I think George could hear it over Skype – the click as the vacuum pulled down the security button on each jar of Mrs Turnstone’s bramble and elder jam. Before long we will be looking for more clean empty jars as we clear the cupboard under the stairs of all we’ve accumulated over the year.
My 5lb of wild plums must wait to be cooked till I’ve raided the sugar aisle in the supermarket. They came from Ash Lane Crossing. All along our stretch of the old South Eastern Railway the company seems to have planted plum trees in the crossing keepers’ gardens. They survive even when the cottage is long gone, as it is here or at Hamford, where the plums are big and sweet and purple, asking to be pickled. An expedition for another day.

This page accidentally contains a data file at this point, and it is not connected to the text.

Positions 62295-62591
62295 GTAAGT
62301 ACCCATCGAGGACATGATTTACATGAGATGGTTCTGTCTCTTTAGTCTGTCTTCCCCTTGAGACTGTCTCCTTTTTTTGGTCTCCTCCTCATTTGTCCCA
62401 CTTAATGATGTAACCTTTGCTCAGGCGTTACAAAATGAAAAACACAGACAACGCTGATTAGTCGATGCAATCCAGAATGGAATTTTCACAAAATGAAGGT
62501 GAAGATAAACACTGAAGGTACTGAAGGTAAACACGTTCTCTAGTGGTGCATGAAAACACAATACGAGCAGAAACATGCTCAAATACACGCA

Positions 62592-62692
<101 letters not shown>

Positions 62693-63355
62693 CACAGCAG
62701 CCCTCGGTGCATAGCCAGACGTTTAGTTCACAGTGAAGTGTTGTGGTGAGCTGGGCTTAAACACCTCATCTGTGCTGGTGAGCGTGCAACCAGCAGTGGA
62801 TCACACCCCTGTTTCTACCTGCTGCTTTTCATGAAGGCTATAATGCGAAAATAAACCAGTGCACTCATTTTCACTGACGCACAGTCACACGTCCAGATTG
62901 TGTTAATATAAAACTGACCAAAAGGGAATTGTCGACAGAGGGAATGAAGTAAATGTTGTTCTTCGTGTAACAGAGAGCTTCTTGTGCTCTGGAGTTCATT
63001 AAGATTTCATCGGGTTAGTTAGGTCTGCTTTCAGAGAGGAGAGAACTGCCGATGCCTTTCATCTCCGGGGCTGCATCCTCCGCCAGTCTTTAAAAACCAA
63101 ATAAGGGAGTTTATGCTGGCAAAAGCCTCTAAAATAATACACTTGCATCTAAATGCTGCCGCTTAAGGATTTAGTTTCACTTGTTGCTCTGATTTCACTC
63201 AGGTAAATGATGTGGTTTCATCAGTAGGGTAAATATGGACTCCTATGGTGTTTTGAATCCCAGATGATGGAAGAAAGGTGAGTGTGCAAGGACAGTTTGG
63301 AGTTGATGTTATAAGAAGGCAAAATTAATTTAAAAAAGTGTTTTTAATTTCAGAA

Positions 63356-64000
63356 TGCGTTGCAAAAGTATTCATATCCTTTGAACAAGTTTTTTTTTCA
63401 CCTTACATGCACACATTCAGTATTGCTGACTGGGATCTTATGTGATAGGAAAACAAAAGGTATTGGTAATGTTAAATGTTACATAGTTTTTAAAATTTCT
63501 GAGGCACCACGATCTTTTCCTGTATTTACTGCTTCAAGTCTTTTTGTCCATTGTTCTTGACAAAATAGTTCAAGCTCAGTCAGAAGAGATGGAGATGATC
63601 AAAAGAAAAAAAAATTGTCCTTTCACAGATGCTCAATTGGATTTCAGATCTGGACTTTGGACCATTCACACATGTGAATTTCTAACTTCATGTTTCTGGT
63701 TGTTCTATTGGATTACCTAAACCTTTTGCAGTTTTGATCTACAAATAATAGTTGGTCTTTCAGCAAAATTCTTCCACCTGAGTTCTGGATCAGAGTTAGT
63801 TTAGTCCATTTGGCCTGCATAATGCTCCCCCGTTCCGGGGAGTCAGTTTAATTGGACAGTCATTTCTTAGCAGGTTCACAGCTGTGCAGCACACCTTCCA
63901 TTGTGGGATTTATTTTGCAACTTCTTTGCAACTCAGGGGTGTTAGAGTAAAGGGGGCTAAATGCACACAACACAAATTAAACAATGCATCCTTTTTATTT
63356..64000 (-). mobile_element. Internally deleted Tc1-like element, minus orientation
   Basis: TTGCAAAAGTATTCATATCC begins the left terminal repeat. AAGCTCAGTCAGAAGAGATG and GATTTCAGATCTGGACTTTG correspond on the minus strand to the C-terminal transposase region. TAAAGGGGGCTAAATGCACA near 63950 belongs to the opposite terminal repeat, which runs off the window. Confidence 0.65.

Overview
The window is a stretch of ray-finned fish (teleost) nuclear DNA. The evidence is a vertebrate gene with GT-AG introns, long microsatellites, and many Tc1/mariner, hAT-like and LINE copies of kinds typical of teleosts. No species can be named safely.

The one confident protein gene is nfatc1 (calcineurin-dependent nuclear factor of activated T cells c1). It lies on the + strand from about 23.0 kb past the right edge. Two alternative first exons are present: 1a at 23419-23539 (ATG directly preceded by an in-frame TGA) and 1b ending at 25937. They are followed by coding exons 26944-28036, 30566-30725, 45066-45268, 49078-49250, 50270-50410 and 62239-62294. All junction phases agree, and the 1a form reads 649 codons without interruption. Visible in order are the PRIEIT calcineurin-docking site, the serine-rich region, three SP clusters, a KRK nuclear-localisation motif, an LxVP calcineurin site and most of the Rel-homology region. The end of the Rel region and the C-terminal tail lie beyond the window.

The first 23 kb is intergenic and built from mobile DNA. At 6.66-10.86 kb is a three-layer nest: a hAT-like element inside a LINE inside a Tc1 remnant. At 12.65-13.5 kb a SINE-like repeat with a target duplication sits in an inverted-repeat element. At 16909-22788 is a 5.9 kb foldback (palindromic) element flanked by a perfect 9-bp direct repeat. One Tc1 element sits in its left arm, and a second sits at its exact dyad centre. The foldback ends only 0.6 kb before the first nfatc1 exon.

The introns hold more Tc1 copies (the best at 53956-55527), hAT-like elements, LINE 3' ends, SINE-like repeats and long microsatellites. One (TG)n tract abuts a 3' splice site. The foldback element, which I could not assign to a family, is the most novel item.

The summer and autumn jams and preserves are already being passed around, extending the common table to family, such as Mrs Turnstone Senior, and friends, like the group we met up with in Wensleydale. One family, one feast, one table, at the root of it all.